Vol. 12, No. 2,856W - The American Reporter - March 18, 2006


The American Way: SPANISH EYES
by Joe Shea
American Reporter Correspondent
Hollywood, Calif.

If today was not the saddest in my life, it doesn't have much compe= tition.

My wife left me, maybe for good, maybe not, but it was a day that found = me trying not weep in public, and failing miserably in private.It was a day= when Cat Stevens' "Wild World" and Elvis's "Spanish Eyes" and the other so= ngs queued up on Napster rang with the resonance of music fora funeral.

We fought over two things: whether we'd have a television in the house, = and whether I'd run for mayor. But in the end, giving in on both wouldn't w= ork; she needed space. I need Earth, and she is it.

We spent four and half hours talking at Starbuck's about television and = politics and the car and my emotional maturity. We seemed to veer in and ou= t of agreement, and because we spoke in Spanish I wasn't always exactly sur= e what was being said. She may have understood me that well, either.

It started on Wednesday when she worke me with a kiss about 7 a.m. and t= old me she had a surprise: someone had given her a tv set. As I had before,= I told her others had offered them to me, but I didn't want one in the hou= se. Later, I dropped her off at work and then went up to Sunland, a communi= ty of junkyards in the northeast part of the San Fernando Valley.

It was a long and difficult day. I went into one auto dismantler and neg= otiated a price of $100 for the fender and bumper I needed after I wrecked = my car in Hollywood about 9 days ago. When I finally got the parts off the = car the price more than doubled; the Latino I was talking to doubled the pr= ice when his Iranian bosses walked in. Actually, he increased them to $225,= more than half. I had little choice, and settled for $190.

Then I went across the street and met two marvelous Latinos who said the= y'd charge me $70 to change the bumber and the fender. One of them, Jose, w= orked for more than four hours to bang out the dents, replace the bashed-in= fender with a new one and make the new beat up-bumper fit where the old be= nt-up bumper was. It was a long, tedious, difficult job. At one point he ha= d to go to a next-door junkyard, climb into a mountain of rusting hulks, an= d pull out a couple of hard-to-find cables for the fender light and the bli= nker ($10). A bulb broke off in his hand. At the end of the day I didn't ha= ve the heart to pay them $70; I gave them $100 and still felt like I'd gott= en a deal.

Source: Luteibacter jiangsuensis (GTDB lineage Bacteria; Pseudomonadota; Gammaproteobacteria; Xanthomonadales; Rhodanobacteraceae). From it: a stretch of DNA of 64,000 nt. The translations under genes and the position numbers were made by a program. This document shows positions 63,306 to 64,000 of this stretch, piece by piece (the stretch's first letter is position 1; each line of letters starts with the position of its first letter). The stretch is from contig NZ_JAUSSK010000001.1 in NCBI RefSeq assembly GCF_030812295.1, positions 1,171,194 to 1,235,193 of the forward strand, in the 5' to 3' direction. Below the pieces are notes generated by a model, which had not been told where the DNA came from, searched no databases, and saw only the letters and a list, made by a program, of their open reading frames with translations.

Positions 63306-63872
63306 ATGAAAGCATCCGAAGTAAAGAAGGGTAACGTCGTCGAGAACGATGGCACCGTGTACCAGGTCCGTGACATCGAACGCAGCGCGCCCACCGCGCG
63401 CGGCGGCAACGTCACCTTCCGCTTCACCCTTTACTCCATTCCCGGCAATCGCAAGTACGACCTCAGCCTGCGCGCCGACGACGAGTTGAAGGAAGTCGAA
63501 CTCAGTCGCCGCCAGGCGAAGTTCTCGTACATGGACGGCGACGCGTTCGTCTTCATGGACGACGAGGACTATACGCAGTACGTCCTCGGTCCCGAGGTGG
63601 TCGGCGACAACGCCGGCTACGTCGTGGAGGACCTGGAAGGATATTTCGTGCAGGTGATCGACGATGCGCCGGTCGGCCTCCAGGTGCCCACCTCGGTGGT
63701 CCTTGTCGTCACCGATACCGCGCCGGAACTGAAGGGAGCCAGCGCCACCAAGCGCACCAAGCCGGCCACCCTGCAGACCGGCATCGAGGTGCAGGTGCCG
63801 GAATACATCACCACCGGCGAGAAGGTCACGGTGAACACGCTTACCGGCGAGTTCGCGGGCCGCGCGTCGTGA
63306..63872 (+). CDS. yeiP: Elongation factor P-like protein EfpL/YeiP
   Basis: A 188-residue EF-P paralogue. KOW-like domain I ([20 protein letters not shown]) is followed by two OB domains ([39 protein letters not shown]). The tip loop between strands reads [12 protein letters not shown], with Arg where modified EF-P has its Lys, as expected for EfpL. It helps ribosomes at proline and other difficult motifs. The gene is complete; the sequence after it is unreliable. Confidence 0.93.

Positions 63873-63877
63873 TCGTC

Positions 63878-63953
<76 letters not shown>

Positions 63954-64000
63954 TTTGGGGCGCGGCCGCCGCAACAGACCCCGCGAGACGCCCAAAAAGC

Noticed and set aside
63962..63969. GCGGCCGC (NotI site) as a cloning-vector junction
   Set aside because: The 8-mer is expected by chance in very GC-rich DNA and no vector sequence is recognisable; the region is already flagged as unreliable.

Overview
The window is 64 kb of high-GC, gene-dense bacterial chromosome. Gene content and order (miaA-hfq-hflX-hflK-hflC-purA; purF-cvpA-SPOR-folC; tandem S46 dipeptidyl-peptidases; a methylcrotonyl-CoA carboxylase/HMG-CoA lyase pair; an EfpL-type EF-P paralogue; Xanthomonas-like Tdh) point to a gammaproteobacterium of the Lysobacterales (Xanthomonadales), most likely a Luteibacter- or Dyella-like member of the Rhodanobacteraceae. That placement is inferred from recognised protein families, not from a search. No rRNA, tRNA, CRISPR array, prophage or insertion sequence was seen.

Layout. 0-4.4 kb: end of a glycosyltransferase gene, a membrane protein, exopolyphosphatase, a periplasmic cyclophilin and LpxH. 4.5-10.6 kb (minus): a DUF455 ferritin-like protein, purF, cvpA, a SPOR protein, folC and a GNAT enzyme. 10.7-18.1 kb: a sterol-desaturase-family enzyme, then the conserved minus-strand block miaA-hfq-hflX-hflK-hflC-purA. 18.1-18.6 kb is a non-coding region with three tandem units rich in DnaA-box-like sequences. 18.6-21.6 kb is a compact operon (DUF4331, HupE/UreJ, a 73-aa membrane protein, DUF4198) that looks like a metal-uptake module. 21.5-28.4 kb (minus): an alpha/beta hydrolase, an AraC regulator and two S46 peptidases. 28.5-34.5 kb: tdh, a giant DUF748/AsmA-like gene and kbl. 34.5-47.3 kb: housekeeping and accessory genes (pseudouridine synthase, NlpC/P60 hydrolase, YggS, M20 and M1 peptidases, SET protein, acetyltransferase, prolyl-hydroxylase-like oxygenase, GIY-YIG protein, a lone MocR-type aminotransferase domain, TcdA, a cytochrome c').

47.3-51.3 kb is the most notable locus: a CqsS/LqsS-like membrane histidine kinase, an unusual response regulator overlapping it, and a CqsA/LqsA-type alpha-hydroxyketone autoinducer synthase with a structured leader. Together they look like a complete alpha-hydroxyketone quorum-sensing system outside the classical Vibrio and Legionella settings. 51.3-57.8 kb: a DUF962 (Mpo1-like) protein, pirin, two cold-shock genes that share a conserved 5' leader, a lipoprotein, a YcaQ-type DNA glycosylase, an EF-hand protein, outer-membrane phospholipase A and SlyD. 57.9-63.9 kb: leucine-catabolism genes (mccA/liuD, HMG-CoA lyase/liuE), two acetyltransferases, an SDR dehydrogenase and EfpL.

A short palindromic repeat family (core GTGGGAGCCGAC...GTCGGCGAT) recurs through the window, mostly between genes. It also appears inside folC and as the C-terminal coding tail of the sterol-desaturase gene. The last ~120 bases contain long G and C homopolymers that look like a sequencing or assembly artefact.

Then I scoured the City of San Fernando for a guy to do the alignment. I= t was after 7 when I found the only one in San Fernando that stays open so = late, a guy with a big kid and a couple of lifts where he works from dawn t= o way past dusk. He charged me $30 for the alignment and found out my frame= -- the beam running crosswide that supports the axle assembly -- was bent = inward by the wall and steel column I'd hit.

But he did the alignment anyway, promising it would be much better, and = I made myself buy a new tire to replace the plugged piece of junk I'd gotte= n from another guy who'd bought and put in the used axle, tie rod and rack = and pinion for me for $326. I showed up about three hours late to pick up m= y wife at the Beverly Hills home she cleans each day and she was gone. I dr= ove back to our home in Hollywood and parked our newly repaired, much safer= car in the driveway. I came in the door and a television set was on the ta= ble near the middle of the room.

I have lived now for 34 years without having a television in my home, an= d I have resisted a thousand blandishments and offers to get me to have one= . I don't mind watching television at someone else's house, and I watched= a lot during the Florida election caper in Beverly Hills, but I don't want= to watch it in my house. I hate the ads, the constant interruptions, the i= nane laugh tracks, the way the announcers think they have to explain every = little thing that happens, the utterly banal and stupid tone of sitcoms -- = lot of things. Most of all I hate it because it steals from me my time for = people, for reading and for writing to you.

I didn't stop to think much. It was like a giant ugly spider had invaded= my home. I went and unplugged it, picked it up -- and suddenly my wife's 2= 3-year-old daugher, who is here to visit her from Peru, screamed "Leave it = there, Joe!" and smashed her coffee cup on the floor to emphasize the point= . I told her she could break anything she wanted, and I started with the = tv toward the door. My wife tried to stop me. I brushed past her and walked= out with it and walked to the car with it, opened the car and put in the t= runk.